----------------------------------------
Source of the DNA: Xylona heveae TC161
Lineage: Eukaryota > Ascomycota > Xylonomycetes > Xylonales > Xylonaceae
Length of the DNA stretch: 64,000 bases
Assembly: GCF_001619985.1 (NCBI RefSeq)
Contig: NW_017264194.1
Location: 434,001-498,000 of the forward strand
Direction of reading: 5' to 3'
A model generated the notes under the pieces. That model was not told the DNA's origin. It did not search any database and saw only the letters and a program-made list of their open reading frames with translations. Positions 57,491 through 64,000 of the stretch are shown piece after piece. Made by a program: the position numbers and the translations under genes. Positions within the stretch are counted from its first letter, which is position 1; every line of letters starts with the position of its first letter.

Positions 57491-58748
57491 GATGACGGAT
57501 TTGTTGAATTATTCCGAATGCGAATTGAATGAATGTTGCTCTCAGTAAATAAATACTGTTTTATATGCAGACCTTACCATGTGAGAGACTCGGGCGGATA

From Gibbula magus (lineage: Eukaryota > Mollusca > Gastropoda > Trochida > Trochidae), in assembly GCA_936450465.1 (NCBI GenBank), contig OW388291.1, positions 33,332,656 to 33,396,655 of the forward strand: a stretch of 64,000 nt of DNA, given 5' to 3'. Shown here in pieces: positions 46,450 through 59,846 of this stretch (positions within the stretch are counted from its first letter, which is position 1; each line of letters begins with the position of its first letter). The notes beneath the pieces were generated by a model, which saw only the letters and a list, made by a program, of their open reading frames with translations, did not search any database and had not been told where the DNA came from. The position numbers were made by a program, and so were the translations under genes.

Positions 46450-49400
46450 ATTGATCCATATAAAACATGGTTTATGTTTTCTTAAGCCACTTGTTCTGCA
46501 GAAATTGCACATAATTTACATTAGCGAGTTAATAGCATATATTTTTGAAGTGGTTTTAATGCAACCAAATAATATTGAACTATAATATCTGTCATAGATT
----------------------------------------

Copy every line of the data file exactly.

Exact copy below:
Source of the DNA: Xylona heveae TC161
Lineage: Eukaryota > Ascomycota > Xylonomycetes > Xylonales > Xylonaceae
Length of the DNA stretch: 64,000 bases
Assembly: GCF_001619985.1 (NCBI RefSeq)
Contig: NW_017264194.1
Location: 434,001-498,000 of the forward strand
Direction of reading: 5' to 3'
A model generated the notes under the pieces. That model was not told the DNA's origin. It did not search any database and saw only the letters and a program-made list of their open reading frames with translations. Positions 57,491 through 64,000 of the stretch are shown piece after piece. Made by a program: the position numbers and the translations under genes. Positions within the stretch are counted from its first letter, which is position 1; every line of letters starts with the position of its first letter.

Positions 57491-58748
57491 GATGACGGAT
57501 TTGTTGAATTATTCCGAATGCGAATTGAATGAATGTTGCTCTCAGTAAATAAATACTGTTTTATATGCAGACCTTACCATGTGAGAGACTCGGGCGGATA

From Gibbula magus (lineage: Eukaryota > Mollusca > Gastropoda > Trochida > Trochidae), in assembly GCA_936450465.1 (NCBI GenBank), contig OW388291.1, positions 33,332,656 to 33,396,655 of the forward strand: a stretch of 64,000 nt of DNA, given 5' to 3'. Shown here in pieces: positions 46,450 through 59,846 of this stretch (positions within the stretch are counted from its first letter, which is position 1; each line of letters begins with the position of its first letter). The notes beneath the pieces were generated by a model, which saw only the letters and a list, made by a program, of their open reading frames with translations, did not search any database and had not been told where the DNA came from. The position numbers were made by a program, and so were the translations under genes.

Positions 46450-49400
46450 ATTGATCCATATAAAACATGGTTTATGTTTTCTTAAGCCACTTGTTCTGCA
46501 GAAATTGCACATAATTTACATTAGCGAGTTAATAGCATATATTTTTGAAGTGGTTTTAATGCAACCAAATAATATTGAACTATAATATCTGTCATAGATT